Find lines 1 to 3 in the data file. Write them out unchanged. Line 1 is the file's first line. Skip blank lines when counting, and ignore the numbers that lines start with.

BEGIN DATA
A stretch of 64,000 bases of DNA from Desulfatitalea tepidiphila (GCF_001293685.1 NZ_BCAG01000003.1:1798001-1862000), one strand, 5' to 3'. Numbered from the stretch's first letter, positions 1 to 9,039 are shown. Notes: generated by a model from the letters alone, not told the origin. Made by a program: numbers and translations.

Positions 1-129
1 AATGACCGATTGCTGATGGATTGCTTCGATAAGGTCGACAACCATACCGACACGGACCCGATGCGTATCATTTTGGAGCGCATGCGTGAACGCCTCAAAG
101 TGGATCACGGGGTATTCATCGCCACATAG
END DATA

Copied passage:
A stretch of 64,000 bases of DNA from Desulfatitalea tepidiphila (GCF_001293685.1 NZ_BCAG01000003.1:1798001-1862000), one strand, 5' to 3'. Numbered from the stretch's first letter, positions 1 to 9,039 are shown. Notes: generated by a model from the letters alone, not told the origin. Made by a program: numbers and translations.

Positions 1-129
1 AATGACCGATTGCTGATGGATTGCTTCGATAAGGTCGACAACCATACCGACACGGACCCGATGCGTATCATTTTGGAGCGCATGCGTGAACGCCTCAAAG